The Congressional Hearing on AM Radio – A Look at the Future of Audio Entertainment in the Car?

AM radio (and broadcast radio in general) received strong support from Congressional representatives during this week’s hearing before the House Committee on Energy and Commerce’s Communications and Technology subcommittee. Significant time was spent on recognizing AM radio’s important role  in the emergency communications network, both in delivering emergency alerts from the EAS system and in conveying additional information of importance to the public through news and public affairs programming (see the initial statement of J Chapman, a broadcaster based in Indiana who testified on behalf of the AM industry, and the statement of an official of the New Jersey State Police, who talked about the importance of AM in providing emergency information).  Virtually all the representatives urged car companies to retain AM in cars.  Despite this widespread support, some of the legislators expressed reluctance to adopt a legal mandate to require AM in cars, particularly representatives who have philosophical reservations about the government mandating business decisions.  That position was of course highlighted by the testimony of the representative of the automotive industry.  In the day’s discussion of these questions, some clues to the future of entertainment in the car may have emerged.

AM and public safety advocates at the hearing argued that AM radio needed to be protected.  They emphasized that AM provides the backbone of the emergency alert system due to the ability of high-powered AM stations to cover vast distances unimpeded by terrain obstacles. Even the sole representative of the automobile industry on the panel agreed that, at this point, over the air radio provides the best and most reliable source of free emergency alerts. The additional contextual information provided by news/talk AM stations was also emphasized, as stations can go beyond simply delivering a government issued emergency alert by providing in its programming the details and relevant context in any emergency.  While not central to the discussion, especially in the later parts of the hearing, there was also talk of the importance of providing a free audio service to the public for more than just emergency programming, particularly a service that often programs to underserved groups.  Protecting the investment of radio operators was also mentioned, as removing AM from cars would vastly decrease the potential audience for most of these stations. The desire to continue providing service to the public from AM stations was the broadcaster’s vision of the future of entertainment options in the car.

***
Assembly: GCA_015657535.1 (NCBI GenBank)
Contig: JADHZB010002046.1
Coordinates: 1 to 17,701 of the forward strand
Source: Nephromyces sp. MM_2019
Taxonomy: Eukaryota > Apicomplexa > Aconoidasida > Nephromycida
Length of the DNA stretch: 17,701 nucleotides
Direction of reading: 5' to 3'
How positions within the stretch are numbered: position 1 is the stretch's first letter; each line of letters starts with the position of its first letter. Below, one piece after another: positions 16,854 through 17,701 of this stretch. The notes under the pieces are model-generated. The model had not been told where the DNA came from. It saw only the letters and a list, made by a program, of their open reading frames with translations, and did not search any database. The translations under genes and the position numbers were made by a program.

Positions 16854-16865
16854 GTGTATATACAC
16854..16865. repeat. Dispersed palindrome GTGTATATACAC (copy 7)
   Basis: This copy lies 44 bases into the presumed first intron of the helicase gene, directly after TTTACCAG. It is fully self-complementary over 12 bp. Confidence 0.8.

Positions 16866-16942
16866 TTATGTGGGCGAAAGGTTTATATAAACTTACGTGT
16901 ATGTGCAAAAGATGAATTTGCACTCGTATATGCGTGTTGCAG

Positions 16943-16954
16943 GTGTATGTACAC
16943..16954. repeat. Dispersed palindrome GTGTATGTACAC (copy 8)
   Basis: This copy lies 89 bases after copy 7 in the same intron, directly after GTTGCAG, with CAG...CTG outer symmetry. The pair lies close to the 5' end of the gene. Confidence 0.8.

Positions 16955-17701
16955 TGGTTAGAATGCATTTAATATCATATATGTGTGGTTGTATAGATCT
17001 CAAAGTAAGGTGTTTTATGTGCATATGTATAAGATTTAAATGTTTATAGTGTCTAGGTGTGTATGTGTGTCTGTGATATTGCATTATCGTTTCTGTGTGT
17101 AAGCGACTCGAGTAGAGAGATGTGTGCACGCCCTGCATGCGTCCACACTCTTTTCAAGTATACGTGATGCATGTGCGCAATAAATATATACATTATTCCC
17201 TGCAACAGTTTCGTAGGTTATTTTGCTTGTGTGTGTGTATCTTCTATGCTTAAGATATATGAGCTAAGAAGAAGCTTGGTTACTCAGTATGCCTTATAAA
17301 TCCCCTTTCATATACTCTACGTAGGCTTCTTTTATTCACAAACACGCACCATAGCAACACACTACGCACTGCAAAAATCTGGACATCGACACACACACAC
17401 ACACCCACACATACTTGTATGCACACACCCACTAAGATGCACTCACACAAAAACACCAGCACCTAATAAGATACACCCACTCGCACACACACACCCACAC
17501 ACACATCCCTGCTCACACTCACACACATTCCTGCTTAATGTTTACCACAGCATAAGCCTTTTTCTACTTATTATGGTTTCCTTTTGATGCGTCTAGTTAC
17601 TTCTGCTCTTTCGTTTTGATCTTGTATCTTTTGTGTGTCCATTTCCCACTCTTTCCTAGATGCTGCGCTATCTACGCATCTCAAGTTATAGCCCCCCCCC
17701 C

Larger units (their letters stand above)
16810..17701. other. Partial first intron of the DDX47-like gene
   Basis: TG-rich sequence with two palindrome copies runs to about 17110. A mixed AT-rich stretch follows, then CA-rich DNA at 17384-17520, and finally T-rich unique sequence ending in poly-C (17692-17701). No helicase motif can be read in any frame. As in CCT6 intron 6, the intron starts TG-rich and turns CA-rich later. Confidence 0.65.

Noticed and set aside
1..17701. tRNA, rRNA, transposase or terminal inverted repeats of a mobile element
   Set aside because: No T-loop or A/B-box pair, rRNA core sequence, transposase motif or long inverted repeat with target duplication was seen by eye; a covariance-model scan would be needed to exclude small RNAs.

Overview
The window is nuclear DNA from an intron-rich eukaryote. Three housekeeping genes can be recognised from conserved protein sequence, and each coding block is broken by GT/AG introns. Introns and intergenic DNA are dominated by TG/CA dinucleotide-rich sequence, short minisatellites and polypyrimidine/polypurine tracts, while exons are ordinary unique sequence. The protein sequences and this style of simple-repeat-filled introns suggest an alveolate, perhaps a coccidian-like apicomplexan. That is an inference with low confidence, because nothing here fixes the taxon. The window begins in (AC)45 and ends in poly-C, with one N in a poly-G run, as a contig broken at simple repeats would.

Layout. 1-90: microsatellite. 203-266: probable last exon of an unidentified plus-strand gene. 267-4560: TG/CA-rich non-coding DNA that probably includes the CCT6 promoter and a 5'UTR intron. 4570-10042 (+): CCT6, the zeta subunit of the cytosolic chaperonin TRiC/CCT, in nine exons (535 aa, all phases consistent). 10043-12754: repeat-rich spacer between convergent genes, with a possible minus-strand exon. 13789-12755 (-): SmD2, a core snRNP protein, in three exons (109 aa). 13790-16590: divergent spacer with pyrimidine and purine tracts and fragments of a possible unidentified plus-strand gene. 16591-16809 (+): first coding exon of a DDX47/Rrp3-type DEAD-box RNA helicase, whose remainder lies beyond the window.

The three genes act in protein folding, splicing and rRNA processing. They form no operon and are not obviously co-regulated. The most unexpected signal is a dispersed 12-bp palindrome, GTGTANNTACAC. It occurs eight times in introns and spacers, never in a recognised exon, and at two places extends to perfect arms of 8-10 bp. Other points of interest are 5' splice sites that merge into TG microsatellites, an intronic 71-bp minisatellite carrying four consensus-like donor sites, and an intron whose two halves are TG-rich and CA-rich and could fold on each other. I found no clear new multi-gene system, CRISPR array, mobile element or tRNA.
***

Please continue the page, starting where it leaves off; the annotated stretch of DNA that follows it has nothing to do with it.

But that vision of the future may not be shared by all.  The auto industry representative argued that Congress should not mandate AM in the car, as there was no reason for it to choose technological winners and losers.  The representative did not harp on prior claims of interference from electric motors to the reception of AM stations, with most of the witnesses and the Congressional representatives seemingly concluding that any interference could be overcome if the automotive industry wanted to do so.  Instead, the real issue for the auto industry was whether Congress should be mandating business decisions and consumer options.  The auto industry’s representative framed the issue as one of consumer choice – that car makers want to give consumers what they want, and if those manufacturers determine that consumers no longer value AM, those manufacturers should be free to offer other entertainment choices instead and should not be required to provide a service of declining value to consumers.   He would only commit his industry to offering some free way of receiving emergency alerts  in the car, but not necessarily by radio.  See his initial statement here.  These thoughts were echoed in a recent blog by John Bozella, the President of the Alliance for Automotive Innovation.

Congressional representatives also asked pointed questions as to whether all free in-vehicle entertainment options provided by over the air radio could disappear.  The auto industry representative refused to rule out that possibility, indicating that it depend on what each car company decides based on their perception of consumer choice. 

The fear that all radio, not just AM, could eventually disappear from the car is not a new one. Our friends at Jacobs Media have been warning about that possibility for almost a decade (see, for instance, this article from 2015), leading them to sponsor joint broadcast/automotive conferences in the Detroit area.  While surveys still show radio is an important feature to automotive buyers, many digital apps and other entertainment source provide recurring revenue to the automobile manufacturer from subscription fees (or commissions on those fees).  So the current controversy over retaining AM in the car may be just an initial skirmish in what could be a protracted war.

This week’s hearing offered two visions of the future of audio entertainment in the car – one based on the tradition of free over the air radio augmented by other services, the other the potential of no free services but instead a variety of pay services that some consumers may value more highly. The pending AM For Every Vehicle Act raises the question of whether Congress has the appetite to put its thumb on the scale to dictate the outcome of the debate over these potentially conflicting visions of the future of entertainment in the car. We will see how this plays out in coming months. 

Courtesy Broadcast Law Blog